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EDWARD ALBEE - DOCUMENT SIGNED 02/10/1967 - HFSID 275358

EDWARD ALBEE CBS comes to an agreement with the Playwright and Warner Bros. regarding plans to use a parody of Who's Afraid of Virginia Woolf? Document Signed: "Edward Albee" in ink on last page, 4p, 8½x11, separate sheets. No place, 1967 February 10.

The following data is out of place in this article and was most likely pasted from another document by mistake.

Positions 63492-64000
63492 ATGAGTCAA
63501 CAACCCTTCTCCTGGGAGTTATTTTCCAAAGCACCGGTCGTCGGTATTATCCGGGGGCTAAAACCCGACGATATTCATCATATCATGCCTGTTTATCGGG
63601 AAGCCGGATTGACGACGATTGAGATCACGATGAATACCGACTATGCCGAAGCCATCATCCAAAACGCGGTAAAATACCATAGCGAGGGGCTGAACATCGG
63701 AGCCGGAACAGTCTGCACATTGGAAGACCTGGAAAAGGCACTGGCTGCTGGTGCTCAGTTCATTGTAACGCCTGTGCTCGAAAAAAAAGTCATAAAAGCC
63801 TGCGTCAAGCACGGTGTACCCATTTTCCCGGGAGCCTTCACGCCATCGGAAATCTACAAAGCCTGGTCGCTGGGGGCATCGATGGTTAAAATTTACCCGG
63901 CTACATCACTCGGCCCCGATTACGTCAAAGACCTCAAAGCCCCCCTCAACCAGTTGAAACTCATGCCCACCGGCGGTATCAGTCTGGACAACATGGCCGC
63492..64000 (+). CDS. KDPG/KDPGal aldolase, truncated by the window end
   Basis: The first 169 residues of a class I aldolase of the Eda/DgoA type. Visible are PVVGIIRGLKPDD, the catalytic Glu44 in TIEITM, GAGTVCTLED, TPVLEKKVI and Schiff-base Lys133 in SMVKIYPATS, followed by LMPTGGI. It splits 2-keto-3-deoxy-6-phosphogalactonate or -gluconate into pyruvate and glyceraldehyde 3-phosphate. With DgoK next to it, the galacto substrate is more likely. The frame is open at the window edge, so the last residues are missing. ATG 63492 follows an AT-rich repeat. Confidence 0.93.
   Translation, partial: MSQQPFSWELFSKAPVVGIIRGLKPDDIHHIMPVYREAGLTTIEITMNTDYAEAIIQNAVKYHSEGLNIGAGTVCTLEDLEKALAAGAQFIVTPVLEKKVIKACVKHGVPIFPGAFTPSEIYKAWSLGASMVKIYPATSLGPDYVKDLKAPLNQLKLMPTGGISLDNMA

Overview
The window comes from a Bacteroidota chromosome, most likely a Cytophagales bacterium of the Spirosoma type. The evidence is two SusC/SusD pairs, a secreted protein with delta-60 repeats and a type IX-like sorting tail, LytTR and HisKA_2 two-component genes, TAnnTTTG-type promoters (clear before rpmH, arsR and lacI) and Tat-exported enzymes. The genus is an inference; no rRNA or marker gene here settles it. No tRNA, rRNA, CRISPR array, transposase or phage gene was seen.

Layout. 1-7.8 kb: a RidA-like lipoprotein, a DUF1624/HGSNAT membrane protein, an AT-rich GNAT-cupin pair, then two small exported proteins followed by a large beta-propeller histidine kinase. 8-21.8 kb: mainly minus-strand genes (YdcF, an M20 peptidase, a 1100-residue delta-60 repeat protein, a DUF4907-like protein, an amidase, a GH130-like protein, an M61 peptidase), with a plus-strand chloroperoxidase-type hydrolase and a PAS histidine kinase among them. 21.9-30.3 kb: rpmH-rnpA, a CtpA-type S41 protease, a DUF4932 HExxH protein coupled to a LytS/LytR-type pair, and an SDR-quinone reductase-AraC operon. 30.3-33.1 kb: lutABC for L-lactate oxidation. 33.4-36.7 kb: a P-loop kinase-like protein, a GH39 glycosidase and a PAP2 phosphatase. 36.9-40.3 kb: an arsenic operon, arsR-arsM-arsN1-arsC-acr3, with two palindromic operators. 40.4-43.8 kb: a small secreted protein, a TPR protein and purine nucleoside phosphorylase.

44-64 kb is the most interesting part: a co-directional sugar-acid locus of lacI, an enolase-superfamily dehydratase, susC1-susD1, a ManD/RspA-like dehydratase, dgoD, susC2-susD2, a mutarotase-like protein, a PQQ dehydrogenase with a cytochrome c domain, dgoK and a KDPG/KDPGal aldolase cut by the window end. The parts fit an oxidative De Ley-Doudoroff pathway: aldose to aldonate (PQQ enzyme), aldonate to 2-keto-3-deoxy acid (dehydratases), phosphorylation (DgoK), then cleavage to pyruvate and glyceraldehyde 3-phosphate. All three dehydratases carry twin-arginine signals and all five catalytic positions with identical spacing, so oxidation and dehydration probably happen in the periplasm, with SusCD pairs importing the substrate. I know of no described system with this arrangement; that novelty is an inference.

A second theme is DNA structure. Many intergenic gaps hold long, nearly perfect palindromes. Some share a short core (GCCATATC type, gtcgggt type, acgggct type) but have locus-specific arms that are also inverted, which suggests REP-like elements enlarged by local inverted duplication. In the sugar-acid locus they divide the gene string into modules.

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EDWARD ALBEE CBS comes to an agreement with the Playwright and Warner Bros. regarding plans to use a parody of Who's Afraid of Virginia Woolf? Document Signed: "Edward Albee" in ink on last page, 4p, 8½x11, separate sheets. No place, 1967 February 10. Agreement between Columbia Broadcasting System, Inc. (CBS), Warner Bros. Pictures, Inc. and Albee regarding their differences - which led to legal action on both sides - regarding the airing of a parody of Albee's work, Who's Afraid of Virginia Woolf?. In part: "Albee represents that he is the author and sole copyright owner of a play entitled 'WHO'S AFRAID OF VIRGINIA WOOLF? Warner represents that it is the producer and sole copyright owner of a motion picture entitled 'WHO'S AFRAID OF VIRGINIA WOOLF?' CBS has produced and recorded on video tape a program tentatively entitled 'The Sid Caesar Show', an 11-minute segment of which is a sketch entitled 'Married Life' parodying or burlesqueing 'WHO'S AFRAID OF VIRGINIA WOOLF?' and starring Sid Caesar and Imogene Coca...The sketch was reviewed by representatives of Warner on or about January 20 and January 24, 1967. Warner, on behalf of itself and of Albee, demanded that CBS cancel any plans for telecasting the sketch and confirm that the sketch would not be employed by CBS for any program. It threatened to proceed against CBS, sponsors, advertising agencies, individuals and all others concerned for an injunction and damages unless CBS confirmed in writing that it was permanently canceling plans to televise the sketch. On January 30, 1967, CBS instituted an action...for a judgment declaring, among other things, that CBS was entitled to telecast the sketch...that the sketch does not infringe any copyrights in the play or motion picture...In consideration of the premises and the mutual agreements hereinafter set forth, the parties agree as follows: 1. CBS shall dismiss the action against Warner and Albee without costs or disbursements. 2. Neither Warner nor Albee shall institute any action of other proceeding against CBS...or to recover damages or other compensation for, the television broadcast of the sketch on or about April 5, 1967...CBS shall not in any publicity or advertising under its direct control in any way make use of the name Warner Bros. Pictures, Inc...or the name or picture of Edward Albee or the names or pictures of the producer, director, stars or of any other person connected with the production of the Albee play or with the production or distribution of the motion picture 'WHO'S AFRAID OF VIRGINIA WOOLF?'...Nothing in this Agreement shall be deemed...an admission by Warner or Albee of any of the allegations of the complaint in the above referred to action...." Also signed by a Vice-President of Columbia Broadcasting System, Inc. and by a Secretary of Warner Bros. Pictures, Inc. and by two witnesses. We could find no reference to this sketch being aired by CBS. Caesar, who had his own show, The Sid Caesar Show (1963-1964), appeared in three films, The Busy Body, A Guide for the Married Man and The Spirit is Willing, in 1967. His television appearances included guest roles on The Carol Burnett Show, The Danny Thomas Hour, The Dean Martin Show and The Jackie Gleason Show. There is no record of him having his own show at the time of this document. Warner Bros. had released the film version of Who's Afraid of Virginia Woolf? in 1966. Albee was given co-credit for the screenplay, for which Ernest Lehman was nominated for the Academy Award for Best Writing, Screenplay Based on Material from Another Medium. The film won five Academy Awards: Best Actress (Elizabeth Taylor); Best Supporting Actress (Sandy Dennis); Best Art Direction - Set Decoration, Black and White; Best Cinematography, Black and White; and, Best Costume Design, Black and White. It was also nominated for Oscars for Best Picture, Best Director (Mike Nichols), Best Actor (Richard Burton), Best Supporting Actor (George Segal), Best Music, Original Music Score, Best Sound and Best Film Editing. In addition, the film was nominated for seven Golden Globes (Best Picture, Best Director, Best Actor, Best Actress, Best Supporting Actor, Best Supporting Actress and Best Screenplay), and it received a Grammy Award nomination for Best Original Score. Three-time Pulitzer Prize-winning playwright Edward F. Albee (1928-2016) is best known for his 1962 masterpiece, Who's Afraid of Virginia Woolf? . The work, his first Broadway play, won him a Tony Award and was made into an award-winning film in 1966. He also won the 2002 Tony Award for Best Play for The Goat, or Who Is Sylvia?. Albee is noteworthy in the theater not only for his works, but also for his efforts to introduce new talent and techniques. The playwright taught for many years at the School of Theatre at the University of Houston, also gave writing seminars and lectures on his work at colleges around the country. Albee won Pulitzer Prizes for A Delicate Balance (1966), Seascape (1975), and Three Tall Women (1994). Lightly creased. Staple holes at upper left corner and upper and left margins, two file holes at upper blank margins. Red ink stains at upper right edges of pages one and two. Otherwise, fine condition.

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